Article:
Tel Aviv will kick off Art Year, a year-long series of art-centric events, exhibitions, conferences and workshops, with the first-ever Arts Weekend, on March 21-23, 2012.
The festival will feature a 24-hour art marathon at the Tel Aviv Museum of Art and a large-scale Lady Gaga-themed dance event featuring members of the Bat Sheva Dance Company.
In addition, there will be a spectacular open-air show showcasing music, films, dance and visual art pieces created by artists from Israel and around the world.
For more information visit:www.artyear.co.il
Ever feel frustrated over the way you organize your to-do’s? Tangled in a web of post-it stickers hung around your office? There might be some hope yet. Any.DO, an Israeli social to-do app that organizes user’s tasks in new and creative ways, has been voted best Android app of 2011 by Techcrunch.
Like other to do apps, Any.DO includes the basics, like adding tasks, marking them complete, and setting priorities. But it does a number of other things which make it stand out from the crowd. For example, you can create tasks using voice command and you can use gestures to manage your tasks like drag-and-drop for assigning task priorities or organizing tasks into folders or swiping to mark tasks complete. You can also shake your phone to clear off the completed tasks from the screen. In addition, it syncs with Google tasks.
But Any.Do’s most intelligent feature is its auto-complete. When a user starts typing a new task, the app offers to auto-complete entries. Much like Google, the user is able to choose from the different suggestions. The list is easy to use and tasks can be dragged down from day to day, or copied.
Any.DO also lets you share a task, which means others can edit the note and complete it. This allows users to team up on tasks with family and friends – in some ways replacing group texting or e-mail threads.
Any.DO, created in 2011 by Omer Perchik, Yoni Lindenfeld&ItayKahana, was downloaded over 500,000 times during the 30 days following its launch. It was recently voted be best android app for 2011 by Techcrunch, followed by Lightbox and Amazon MP3.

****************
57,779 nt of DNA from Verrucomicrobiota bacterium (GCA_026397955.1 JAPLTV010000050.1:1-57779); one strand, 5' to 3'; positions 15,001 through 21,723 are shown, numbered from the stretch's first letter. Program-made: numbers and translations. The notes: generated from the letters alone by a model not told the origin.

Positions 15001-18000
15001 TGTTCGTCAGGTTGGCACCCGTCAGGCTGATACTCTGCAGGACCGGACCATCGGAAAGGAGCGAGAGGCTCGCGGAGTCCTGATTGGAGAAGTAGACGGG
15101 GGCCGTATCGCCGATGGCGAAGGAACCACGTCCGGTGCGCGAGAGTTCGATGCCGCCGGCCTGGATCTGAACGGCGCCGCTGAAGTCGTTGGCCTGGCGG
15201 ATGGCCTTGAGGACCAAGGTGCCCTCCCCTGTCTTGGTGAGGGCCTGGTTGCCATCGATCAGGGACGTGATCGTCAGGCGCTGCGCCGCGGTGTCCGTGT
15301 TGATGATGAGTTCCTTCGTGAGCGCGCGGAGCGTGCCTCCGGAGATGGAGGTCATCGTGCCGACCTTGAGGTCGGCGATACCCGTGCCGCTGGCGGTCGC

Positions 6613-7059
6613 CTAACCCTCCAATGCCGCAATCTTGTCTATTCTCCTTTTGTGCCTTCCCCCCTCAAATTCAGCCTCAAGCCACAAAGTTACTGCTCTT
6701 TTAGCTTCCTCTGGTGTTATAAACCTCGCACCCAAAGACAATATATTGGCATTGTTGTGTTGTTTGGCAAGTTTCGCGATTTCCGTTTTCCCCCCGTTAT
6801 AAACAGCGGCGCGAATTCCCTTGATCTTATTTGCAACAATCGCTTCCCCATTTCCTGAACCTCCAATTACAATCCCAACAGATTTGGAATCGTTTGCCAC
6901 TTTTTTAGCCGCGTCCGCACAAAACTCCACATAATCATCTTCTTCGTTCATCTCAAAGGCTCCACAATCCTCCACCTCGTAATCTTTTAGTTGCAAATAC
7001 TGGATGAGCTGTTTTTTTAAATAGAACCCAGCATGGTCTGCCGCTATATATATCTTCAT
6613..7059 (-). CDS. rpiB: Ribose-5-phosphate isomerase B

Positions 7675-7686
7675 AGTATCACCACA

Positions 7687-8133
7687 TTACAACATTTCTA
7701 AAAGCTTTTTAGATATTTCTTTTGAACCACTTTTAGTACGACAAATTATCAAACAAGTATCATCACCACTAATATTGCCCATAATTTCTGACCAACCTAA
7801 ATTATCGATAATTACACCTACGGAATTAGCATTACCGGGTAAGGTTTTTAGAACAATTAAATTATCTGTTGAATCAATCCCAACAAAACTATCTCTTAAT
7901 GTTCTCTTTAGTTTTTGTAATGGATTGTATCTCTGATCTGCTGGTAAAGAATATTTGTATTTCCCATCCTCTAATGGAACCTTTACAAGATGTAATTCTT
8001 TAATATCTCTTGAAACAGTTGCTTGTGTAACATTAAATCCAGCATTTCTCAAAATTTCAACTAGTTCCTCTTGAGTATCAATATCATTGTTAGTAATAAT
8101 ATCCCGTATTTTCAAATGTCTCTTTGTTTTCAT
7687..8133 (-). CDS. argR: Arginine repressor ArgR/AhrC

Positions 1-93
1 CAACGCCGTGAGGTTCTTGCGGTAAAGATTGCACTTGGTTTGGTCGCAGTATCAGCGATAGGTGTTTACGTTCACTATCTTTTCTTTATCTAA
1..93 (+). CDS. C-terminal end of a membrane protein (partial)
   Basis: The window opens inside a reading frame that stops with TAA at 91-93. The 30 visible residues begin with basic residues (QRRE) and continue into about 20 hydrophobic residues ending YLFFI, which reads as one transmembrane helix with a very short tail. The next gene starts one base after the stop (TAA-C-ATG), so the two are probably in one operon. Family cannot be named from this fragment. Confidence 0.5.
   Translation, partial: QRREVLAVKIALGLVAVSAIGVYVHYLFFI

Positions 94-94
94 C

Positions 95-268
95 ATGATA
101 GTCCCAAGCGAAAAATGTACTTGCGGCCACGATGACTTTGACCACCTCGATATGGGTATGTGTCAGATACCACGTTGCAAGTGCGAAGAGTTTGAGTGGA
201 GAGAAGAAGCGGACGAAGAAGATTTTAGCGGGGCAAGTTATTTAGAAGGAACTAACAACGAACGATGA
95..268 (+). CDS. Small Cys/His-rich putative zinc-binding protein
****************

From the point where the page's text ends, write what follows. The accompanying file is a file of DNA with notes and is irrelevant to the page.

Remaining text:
The app has an average 4.5 star rating out of more than 7,000 ratings. According to theAny.Do team, so far 2.5 million tasks have been added, with more than one million completed. There is an average of 100,000 tasks added every day, and 50 percent are added by voice command.
Full story via JPost
One of Israel’s newest bands was born in a jail cell in Gambia.
Ben Aylon and Yair Hashachar, two 24-year-old high school friends from Ramat Hasharon, were detained by Gambian immigration police during a trip to Africa several years ago and held in custody for four days. While behind bars, they decided to establish Black Guru, a band inspired by African music.
They got out and toured Gambia and Senegal, studying beats favored by members of the Mandinka and Wolof tribes. When they returned to Israel, they worked on arrangements and melodies. Their first album is called “Offbeat African Music,” which is also how they refer to their musical style.
Black Guru’s next performance is Saturday night, at Tel Aviv’s Haezor club.
With a nod to other forms of music that originated in African culture, Hashachar said the band’s goal is to familiarize Israelis with the kind of music he and Aylon studied in Africa.
“Well-known musical styles have roots in African cultures,” he said. “This is true, for example, of jazz. Blues also emerged out of Africa, owing to slaves who were sent to the United States and South America.”
The band, which was founded in 2010, might launch a joint musical initiative with members of the African migrant worker community in Israel.
Strings out of fishing rope
Aylon is the percussionist. Recently he has been studying the ngoni, a small wooden string instrument made out of a gourd covered by goat skin. The strings are made out of fishing rope.
In addition to the traditional percussion, Black Guru also plays Western instruments. Hashachar and Aylon’s brother, Ian, play guitar, and the band also includes jazz musicians in their 20s: Yehonatan Cohen and Itamar Shatz on saxophone and Guy Levi on contrabass. Yet their instrumental style is far from conventional.
They play jazz works, like John Coltrane’s “Your Lady,” arranged in their own distinctive neo-African style. They also play new arrangements of popular African songs.
Aylon and Hashachar developed a passion for jazz while studying in the music track of Ramat Hasharon’s Alon High School, and they joined forces due to their love of African music, including by artists from Mali such as Ali Farka Toure and Tinariwen, a band of Tuareg-Berber musicians.
Five years ago, they studied under Sabula Bangoura, a prominent musician from West Africa who established an African dance and percussion group in the northern Israeli town of Karkur.
Aylon said enthusiastically that he also studied with the “most famous musical family in Senegal.”
This is the family of Doudou N’Diaye Rose, 80, who sired a 43-member musical dynasty, all of whom perform with him on stage.
He composed Senegal’s national anthem, and wrote a number of well-known songs; he has played with Miles Davis, Dizzy Gillespie and Peter Gabriel.